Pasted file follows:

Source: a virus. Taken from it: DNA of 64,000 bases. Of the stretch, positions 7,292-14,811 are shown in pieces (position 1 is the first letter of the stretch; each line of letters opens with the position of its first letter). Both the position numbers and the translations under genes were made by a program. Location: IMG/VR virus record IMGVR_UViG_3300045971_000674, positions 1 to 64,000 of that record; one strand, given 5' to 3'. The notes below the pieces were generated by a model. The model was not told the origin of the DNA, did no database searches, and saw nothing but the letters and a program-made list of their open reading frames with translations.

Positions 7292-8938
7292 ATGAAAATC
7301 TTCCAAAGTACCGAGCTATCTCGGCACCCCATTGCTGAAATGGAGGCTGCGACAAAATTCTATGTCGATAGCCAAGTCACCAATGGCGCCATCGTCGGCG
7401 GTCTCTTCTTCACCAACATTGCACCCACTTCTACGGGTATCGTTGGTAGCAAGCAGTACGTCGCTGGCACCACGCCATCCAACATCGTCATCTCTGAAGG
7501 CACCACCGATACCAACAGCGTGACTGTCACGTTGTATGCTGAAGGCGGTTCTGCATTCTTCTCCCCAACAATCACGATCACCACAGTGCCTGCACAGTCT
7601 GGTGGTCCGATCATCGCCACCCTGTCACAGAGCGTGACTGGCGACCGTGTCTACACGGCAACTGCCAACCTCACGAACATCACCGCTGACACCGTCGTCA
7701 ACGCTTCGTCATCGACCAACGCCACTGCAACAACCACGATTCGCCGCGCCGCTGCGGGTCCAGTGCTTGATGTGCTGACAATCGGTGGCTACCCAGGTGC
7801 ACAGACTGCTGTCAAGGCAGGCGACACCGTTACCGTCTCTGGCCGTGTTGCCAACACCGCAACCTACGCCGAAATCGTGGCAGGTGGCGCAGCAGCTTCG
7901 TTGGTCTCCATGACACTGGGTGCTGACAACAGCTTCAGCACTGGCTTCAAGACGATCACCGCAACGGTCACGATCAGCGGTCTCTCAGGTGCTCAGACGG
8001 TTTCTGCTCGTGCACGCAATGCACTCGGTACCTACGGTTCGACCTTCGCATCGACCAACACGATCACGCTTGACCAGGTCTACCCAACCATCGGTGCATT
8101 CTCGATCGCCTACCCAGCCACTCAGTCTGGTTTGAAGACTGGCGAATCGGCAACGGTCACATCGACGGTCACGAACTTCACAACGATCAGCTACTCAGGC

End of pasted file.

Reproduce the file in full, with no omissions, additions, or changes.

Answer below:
Source: a virus. Taken from it: DNA of 64,000 bases. Of the stretch, positions 7,292-14,811 are shown in pieces (position 1 is the first letter of the stretch; each line of letters opens with the position of its first letter). Both the position numbers and the translations under genes were made by a program. Location: IMG/VR virus record IMGVR_UViG_3300045971_000674, positions 1 to 64,000 of that record; one strand, given 5' to 3'. The notes below the pieces were generated by a model. The model was not told the origin of the DNA, did no database searches, and saw nothing but the letters and a program-made list of their open reading frames with translations.

Positions 7292-8938
7292 ATGAAAATC
7301 TTCCAAAGTACCGAGCTATCTCGGCACCCCATTGCTGAAATGGAGGCTGCGACAAAATTCTATGTCGATAGCCAAGTCACCAATGGCGCCATCGTCGGCG
7401 GTCTCTTCTTCACCAACATTGCACCCACTTCTACGGGTATCGTTGGTAGCAAGCAGTACGTCGCTGGCACCACGCCATCCAACATCGTCATCTCTGAAGG
7501 CACCACCGATACCAACAGCGTGACTGTCACGTTGTATGCTGAAGGCGGTTCTGCATTCTTCTCCCCAACAATCACGATCACCACAGTGCCTGCACAGTCT
7601 GGTGGTCCGATCATCGCCACCCTGTCACAGAGCGTGACTGGCGACCGTGTCTACACGGCAACTGCCAACCTCACGAACATCACCGCTGACACCGTCGTCA
7701 ACGCTTCGTCATCGACCAACGCCACTGCAACAACCACGATTCGCCGCGCCGCTGCGGGTCCAGTGCTTGATGTGCTGACAATCGGTGGCTACCCAGGTGC
7801 ACAGACTGCTGTCAAGGCAGGCGACACCGTTACCGTCTCTGGCCGTGTTGCCAACACCGCAACCTACGCCGAAATCGTGGCAGGTGGCGCAGCAGCTTCG
7901 TTGGTCTCCATGACACTGGGTGCTGACAACAGCTTCAGCACTGGCTTCAAGACGATCACCGCAACGGTCACGATCAGCGGTCTCTCAGGTGCTCAGACGG
8001 TTTCTGCTCGTGCACGCAATGCACTCGGTACCTACGGTTCGACCTTCGCATCGACCAACACGATCACGCTTGACCAGGTCTACCCAACCATCGGTGCATT
8101 CTCGATCGCCTACCCAGCCACTCAGTCTGGTTTGAAGACTGGCGAATCGGCAACGGTCACATCGACGGTCACGAACTTCACAACGATCAGCTACTCAGGC